The spokesman of the Archdiocese of Mexico City, Fr. Hugo Valdemar, is urging Mexicans to abandon the practice of venerating St. Death.
The priest noted that the belief in St. Death – represented by a skeleton holding a scythe - is contrary to Christianity. He added that its veneration has become a favorite ritual among those involved in organized crime.
Fr. Valdemar spoke to CNA on Jan. 6 about the recent arrest of David Romo, the leader of the St. Death cult. The archdiocesan spokesman emphasized that the judicial process needs to determine whether Romo is guilty or innocent, and urged Mexicans to refrain from judgment. “It would be unjust as well for us to declare him guilty before a trial has taken place,” he cautioned.
Romo, was detained on Jan. 4 with eight others in Mexico City for allegedly kidnapping an elderly couple and another man. According to police, they pretended to be part of the drug cartel Los Zetas to scare the victims' families into paying ransom.
Fr. Valdemar urged the some 3,000 followers of St. Death to abandon the cult, which he said is “superstitious and has diabolical connotations.” The promoters of the devotion are profiting from the ignorance of the people, he underscored, and it has become “the favorite devotion of organized crime, drug cartels and kidnappers.”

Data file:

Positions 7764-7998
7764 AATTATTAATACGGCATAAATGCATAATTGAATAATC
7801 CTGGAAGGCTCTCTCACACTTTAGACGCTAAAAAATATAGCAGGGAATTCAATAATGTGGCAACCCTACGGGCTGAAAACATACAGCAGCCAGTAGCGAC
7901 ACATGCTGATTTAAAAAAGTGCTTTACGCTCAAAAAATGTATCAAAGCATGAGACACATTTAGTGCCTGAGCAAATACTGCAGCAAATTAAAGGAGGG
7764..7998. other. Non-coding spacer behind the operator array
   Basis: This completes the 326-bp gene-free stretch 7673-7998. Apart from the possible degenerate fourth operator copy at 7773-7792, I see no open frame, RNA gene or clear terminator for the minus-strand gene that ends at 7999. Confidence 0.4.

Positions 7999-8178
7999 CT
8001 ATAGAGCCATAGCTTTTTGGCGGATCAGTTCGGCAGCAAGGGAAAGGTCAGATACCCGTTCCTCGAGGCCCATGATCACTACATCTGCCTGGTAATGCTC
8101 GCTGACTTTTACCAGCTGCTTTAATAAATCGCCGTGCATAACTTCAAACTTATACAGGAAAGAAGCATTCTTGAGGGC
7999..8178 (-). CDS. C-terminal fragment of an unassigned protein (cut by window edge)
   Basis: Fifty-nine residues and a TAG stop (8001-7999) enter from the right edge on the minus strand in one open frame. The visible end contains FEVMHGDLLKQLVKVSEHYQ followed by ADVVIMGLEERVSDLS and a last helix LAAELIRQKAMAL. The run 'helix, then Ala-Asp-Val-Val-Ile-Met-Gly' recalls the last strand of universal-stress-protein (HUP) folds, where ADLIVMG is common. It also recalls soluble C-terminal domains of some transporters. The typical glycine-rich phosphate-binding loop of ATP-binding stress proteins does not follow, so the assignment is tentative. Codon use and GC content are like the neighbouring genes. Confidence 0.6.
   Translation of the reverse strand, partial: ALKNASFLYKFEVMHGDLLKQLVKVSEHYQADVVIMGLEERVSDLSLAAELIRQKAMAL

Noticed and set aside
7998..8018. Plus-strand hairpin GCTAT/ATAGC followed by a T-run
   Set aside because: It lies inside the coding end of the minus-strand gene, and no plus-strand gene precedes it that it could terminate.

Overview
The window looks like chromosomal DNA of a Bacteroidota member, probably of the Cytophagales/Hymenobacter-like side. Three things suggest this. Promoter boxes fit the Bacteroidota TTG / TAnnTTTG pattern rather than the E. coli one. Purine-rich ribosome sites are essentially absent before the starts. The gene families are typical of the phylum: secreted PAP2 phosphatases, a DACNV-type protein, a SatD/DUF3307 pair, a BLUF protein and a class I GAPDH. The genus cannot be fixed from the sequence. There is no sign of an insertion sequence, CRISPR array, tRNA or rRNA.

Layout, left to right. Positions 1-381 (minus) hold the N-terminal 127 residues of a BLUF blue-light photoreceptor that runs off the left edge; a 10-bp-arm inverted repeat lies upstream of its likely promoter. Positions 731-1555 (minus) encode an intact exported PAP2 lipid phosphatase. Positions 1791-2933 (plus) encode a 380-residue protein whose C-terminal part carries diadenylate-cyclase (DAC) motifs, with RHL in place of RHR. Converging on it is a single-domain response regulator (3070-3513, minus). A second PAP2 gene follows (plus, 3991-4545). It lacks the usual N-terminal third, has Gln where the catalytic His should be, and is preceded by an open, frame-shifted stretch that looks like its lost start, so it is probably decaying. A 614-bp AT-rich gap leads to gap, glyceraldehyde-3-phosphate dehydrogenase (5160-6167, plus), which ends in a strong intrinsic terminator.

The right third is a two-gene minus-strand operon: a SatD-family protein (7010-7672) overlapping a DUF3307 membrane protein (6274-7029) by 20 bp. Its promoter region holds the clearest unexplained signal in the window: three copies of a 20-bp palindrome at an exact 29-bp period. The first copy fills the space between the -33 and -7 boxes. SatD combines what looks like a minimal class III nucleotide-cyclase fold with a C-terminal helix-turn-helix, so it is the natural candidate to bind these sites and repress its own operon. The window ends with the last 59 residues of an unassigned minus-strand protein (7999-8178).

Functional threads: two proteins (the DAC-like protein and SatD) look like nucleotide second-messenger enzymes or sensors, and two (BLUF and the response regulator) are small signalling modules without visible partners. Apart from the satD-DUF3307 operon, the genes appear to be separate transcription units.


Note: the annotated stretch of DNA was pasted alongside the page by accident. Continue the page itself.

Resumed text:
Christ came to overcome sin and death, “the signs of the power of evil and its destruction,” Fr. Valdemar continued. The sect’s leader “himself personalizes the devil, which is very dangerous,” he said.
The archdiocesan spokesman explained many people have fallen into the practice because of the Church's lack of commitment to evangelization. Many of those who believe in St. Death think she is just another saint, “when the truth is she doesn’t even exist."
He urged Mexicans to destroy any images of St. Death they possess and not to fear any vengeance, because “the power of God is greater than evil.”